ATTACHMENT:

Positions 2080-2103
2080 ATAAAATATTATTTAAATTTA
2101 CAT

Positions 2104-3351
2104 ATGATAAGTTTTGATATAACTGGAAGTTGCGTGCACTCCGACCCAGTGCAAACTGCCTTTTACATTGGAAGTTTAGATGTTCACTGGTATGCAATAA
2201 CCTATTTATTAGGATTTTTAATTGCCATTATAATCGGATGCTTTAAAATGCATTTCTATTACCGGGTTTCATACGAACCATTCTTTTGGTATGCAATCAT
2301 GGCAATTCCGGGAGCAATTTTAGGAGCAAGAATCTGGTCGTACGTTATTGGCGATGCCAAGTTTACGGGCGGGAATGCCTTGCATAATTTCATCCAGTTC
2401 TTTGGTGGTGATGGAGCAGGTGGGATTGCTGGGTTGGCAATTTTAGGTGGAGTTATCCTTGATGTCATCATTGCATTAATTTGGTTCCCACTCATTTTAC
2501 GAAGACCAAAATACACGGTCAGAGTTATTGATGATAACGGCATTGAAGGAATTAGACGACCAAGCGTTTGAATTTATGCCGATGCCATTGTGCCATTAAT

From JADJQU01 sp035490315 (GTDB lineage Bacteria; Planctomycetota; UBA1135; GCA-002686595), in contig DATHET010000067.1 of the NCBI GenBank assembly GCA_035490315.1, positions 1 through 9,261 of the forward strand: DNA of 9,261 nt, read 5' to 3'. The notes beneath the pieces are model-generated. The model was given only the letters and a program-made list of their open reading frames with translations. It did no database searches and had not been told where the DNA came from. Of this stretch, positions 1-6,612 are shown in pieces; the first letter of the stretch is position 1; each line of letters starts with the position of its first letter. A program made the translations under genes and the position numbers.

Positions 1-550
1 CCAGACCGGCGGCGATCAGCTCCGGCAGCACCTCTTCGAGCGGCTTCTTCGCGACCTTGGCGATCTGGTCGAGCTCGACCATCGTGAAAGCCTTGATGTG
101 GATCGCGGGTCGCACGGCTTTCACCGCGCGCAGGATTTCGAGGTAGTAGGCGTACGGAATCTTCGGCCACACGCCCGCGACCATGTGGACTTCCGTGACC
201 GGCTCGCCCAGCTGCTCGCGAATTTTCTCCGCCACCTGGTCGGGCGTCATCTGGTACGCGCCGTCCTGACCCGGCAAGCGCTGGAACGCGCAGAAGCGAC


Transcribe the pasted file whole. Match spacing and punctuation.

Positions 2080-2103
2080 ATAAAATATTATTTAAATTTA
2101 CAT

Positions 2104-3351
2104 ATGATAAGTTTTGATATAACTGGAAGTTGCGTGCACTCCGACCCAGTGCAAACTGCCTTTTACATTGGAAGTTTAGATGTTCACTGGTATGCAATAA
2201 CCTATTTATTAGGATTTTTAATTGCCATTATAATCGGATGCTTTAAAATGCATTTCTATTACCGGGTTTCATACGAACCATTCTTTTGGTATGCAATCAT
2301 GGCAATTCCGGGAGCAATTTTAGGAGCAAGAATCTGGTCGTACGTTATTGGCGATGCCAAGTTTACGGGCGGGAATGCCTTGCATAATTTCATCCAGTTC
2401 TTTGGTGGTGATGGAGCAGGTGGGATTGCTGGGTTGGCAATTTTAGGTGGAGTTATCCTTGATGTCATCATTGCATTAATTTGGTTCCCACTCATTTTAC
2501 GAAGACCAAAATACACGGTCAGAGTTATTGATGATAACGGCATTGAAGGAATTAGACGACCAAGCGTTTGAATTTATGCCGATGCCATTGTGCCATTAAT

From JADJQU01 sp035490315 (GTDB lineage Bacteria; Planctomycetota; UBA1135; GCA-002686595), in contig DATHET010000067.1 of the NCBI GenBank assembly GCA_035490315.1, positions 1 through 9,261 of the forward strand: DNA of 9,261 nt, read 5' to 3'. The notes beneath the pieces are model-generated. The model was given only the letters and a program-made list of their open reading frames with translations. It did no database searches and had not been told where the DNA came from. Of this stretch, positions 1-6,612 are shown in pieces; the first letter of the stretch is position 1; each line of letters starts with the position of its first letter. A program made the translations under genes and the position numbers.

Positions 1-550
1 CCAGACCGGCGGCGATCAGCTCCGGCAGCACCTCTTCGAGCGGCTTCTTCGCGACCTTGGCGATCTGGTCGAGCTCGACCATCGTGAAAGCCTTGATGTG
101 GATCGCGGGTCGCACGGCTTTCACCGCGCGCAGGATTTCGAGGTAGTAGGCGTACGGAATCTTCGGCCACACGCCCGCGACCATGTGGACTTCCGTGACC
201 GGCTCGCCCAGCTGCTCGCGAATTTTCTCCGCCACCTGGTCGGGCGTCATCTGGTACGCGCCGTCCTGACCCGGCAAGCGCTGGAACGCGCAGAAGCGAC